This simple persimmon pudding recipe is the result of a desire not to waste one totally overripe persimmon a friend gave me from her tree. I’m not a huge fan of persimmons, but Loren loves them, so I took a few home for him. He ate a couple and then left one lonely fruit sitting on the counter until the skin became dark orange and translucent and the fruit was soft to the touch.

(As a side note, this could be fodder for some other blog post one day: How to get your husband or housemate to stop leaving small amounts of food in the fridge to be forgotten forever. I think I’ve successfully shamed Loren out of leaving 3 green beans in the bag and cooking the rest, but we both have a problem with eating fruit before it goes. It can sometimes make for interesting science experiments in the fridge …)

ANYWAY, there was this one persimmon. I had used a mushy persimmon before in a couple of other sweet syrupy recipes, but they weren’t good enough to share with you. This time however, I think I might have outdone myself. This is by far my very favorite way to consume a persimmon, and my persimmon-loving husband agreed — he said he liked it even better than the pumpkin custard recipe in my latest eBook.

Both recipes use coconut milk instead of regular cow’s milk, which some might think would pose a thickening problem. It doesn’t. It thickens right up; you just need a little time and patience (barely even any patience in the case of this small batch!). And at the end of the day, you have a dessert that doesn’t bother a lactose-intolerant belly and is full of the healthy fats from the coconut milk and the pastured egg yolks. What more could you ask of a dessert that already includes a bright orange fruit full of carotenoids? 

The “Single Guy Recipe”

I considered sharing a larger version of this recipe — perhaps one that serves 4 to 6 people — but after listening to an old episode of Bill Burr’s Monday Morning Podcast where he laments the absence of “single guy” recipes in cookbooks after making 24 cupcakes and only wanting to eat 1, I decided to leave this recipe exactly as it was on my first try. This recipe serves two, and honestly, with just the two of us at home, it’s nice to be able to make a dessert that doesn’t linger in the fridge calling my name every night until it’s devoured.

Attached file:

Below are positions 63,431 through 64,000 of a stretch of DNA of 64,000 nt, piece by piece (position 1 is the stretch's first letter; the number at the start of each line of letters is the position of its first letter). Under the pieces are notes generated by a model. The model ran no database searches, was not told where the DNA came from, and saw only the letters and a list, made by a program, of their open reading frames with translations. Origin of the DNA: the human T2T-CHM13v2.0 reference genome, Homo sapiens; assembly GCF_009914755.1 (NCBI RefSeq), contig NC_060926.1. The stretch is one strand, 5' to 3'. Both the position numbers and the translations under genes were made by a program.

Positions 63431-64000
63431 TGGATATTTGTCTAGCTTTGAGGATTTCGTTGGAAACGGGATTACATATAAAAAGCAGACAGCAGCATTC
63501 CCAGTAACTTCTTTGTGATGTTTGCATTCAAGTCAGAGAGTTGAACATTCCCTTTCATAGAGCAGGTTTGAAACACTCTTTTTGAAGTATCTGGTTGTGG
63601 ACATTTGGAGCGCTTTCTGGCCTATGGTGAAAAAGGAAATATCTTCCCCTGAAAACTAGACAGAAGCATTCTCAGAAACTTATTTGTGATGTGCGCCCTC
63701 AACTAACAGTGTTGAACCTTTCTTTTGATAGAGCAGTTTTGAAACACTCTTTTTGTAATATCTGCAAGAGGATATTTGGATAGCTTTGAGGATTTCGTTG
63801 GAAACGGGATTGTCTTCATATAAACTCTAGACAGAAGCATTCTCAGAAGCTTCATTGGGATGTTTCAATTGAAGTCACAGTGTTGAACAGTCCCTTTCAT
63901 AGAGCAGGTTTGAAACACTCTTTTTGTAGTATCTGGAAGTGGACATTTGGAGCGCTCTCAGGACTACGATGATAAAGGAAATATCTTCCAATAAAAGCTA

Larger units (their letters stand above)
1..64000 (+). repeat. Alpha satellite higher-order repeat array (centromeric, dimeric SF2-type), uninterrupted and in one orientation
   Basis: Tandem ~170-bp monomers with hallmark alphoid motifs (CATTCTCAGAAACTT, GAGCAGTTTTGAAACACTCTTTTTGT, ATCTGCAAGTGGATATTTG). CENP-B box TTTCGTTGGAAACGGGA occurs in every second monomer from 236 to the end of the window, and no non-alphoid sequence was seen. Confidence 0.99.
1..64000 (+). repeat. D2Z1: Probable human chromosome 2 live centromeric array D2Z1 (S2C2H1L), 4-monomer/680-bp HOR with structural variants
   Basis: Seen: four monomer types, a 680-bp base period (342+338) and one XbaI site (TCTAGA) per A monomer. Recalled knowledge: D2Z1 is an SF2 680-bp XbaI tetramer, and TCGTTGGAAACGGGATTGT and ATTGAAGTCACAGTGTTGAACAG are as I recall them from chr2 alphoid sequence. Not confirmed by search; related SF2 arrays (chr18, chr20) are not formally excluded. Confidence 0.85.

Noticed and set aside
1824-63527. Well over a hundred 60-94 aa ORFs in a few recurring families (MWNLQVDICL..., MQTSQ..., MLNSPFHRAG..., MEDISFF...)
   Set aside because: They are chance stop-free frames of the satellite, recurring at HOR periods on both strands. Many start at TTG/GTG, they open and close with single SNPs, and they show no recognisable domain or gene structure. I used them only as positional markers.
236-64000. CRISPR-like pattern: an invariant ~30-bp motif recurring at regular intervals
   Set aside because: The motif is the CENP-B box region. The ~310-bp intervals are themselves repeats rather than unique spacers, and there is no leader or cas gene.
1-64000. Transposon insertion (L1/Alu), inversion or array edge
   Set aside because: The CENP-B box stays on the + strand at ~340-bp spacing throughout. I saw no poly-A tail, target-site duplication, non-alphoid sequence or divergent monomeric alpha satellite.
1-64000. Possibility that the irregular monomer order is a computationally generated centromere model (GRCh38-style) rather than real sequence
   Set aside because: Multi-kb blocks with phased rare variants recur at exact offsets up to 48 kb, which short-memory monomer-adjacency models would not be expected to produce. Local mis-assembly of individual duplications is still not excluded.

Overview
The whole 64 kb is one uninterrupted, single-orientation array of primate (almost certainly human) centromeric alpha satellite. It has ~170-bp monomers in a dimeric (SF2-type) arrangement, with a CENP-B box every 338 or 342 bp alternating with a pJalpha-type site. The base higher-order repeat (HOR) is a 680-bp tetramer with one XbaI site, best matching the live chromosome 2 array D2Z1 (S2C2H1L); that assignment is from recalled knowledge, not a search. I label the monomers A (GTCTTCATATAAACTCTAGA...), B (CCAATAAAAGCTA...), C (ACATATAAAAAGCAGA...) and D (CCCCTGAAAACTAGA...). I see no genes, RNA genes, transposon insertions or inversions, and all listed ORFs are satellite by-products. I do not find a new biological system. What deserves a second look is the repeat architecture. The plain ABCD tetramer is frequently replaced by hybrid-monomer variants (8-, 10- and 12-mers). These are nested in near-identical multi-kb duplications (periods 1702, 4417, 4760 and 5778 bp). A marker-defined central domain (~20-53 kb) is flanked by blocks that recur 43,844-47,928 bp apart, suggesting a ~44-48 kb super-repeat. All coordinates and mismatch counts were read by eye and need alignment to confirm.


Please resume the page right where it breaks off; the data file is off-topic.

Two is good.

As with other pudding/custard recipes, the more you make, the longer it takes to thicken, so anticipate some time adjustments if you decide to make a double or triple batch* of this scrumptious silky persimmon pudding.

*Editor’s note: I’ve since made a larger batch of this and didn’t simply double everything — which would have possibly yielded more but taken FOREVER. To make six 4-ounce servings like the ones pictured below, I used 4 persimmons, 6 egg yolks, 1/2 cup of maple syrup, and 3 cups coconut milk. The directions remain the same.

dairy-free persimmon pudding">
Dairy-free Persimmon Pudding
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  1. 1 overly ripe, pulpy fuyu persimmon, skin removed (scrape the pulp off with a spoon if necessary)
  2. 2 egg yolks
  3. 1/4 cup maple syrup
  4. 1 cup coconut milk
  1. In a double boiler, heat coconut milk and maple syrup until you achieve a low simmer
  2. In a separate bowl, whisk egg yolks and persimmon pulp
  3. Very slowly pour the warm coconut mixture to the persimmon and egg yolks, whisking thoroughly until completely incorporated
  4. Pour everything back into the double boiler and simmer until it thickens, about 15 minutes
  5. Whisk throughout to ensure it doesn't stick to the bottom of the pan or clump up
  6. Pour into 2 ramekins and refrigerate for at least 30 minutes before serving
  1. See editor's note above in this post for how to triple this recipe.
Cultivated Wellbeing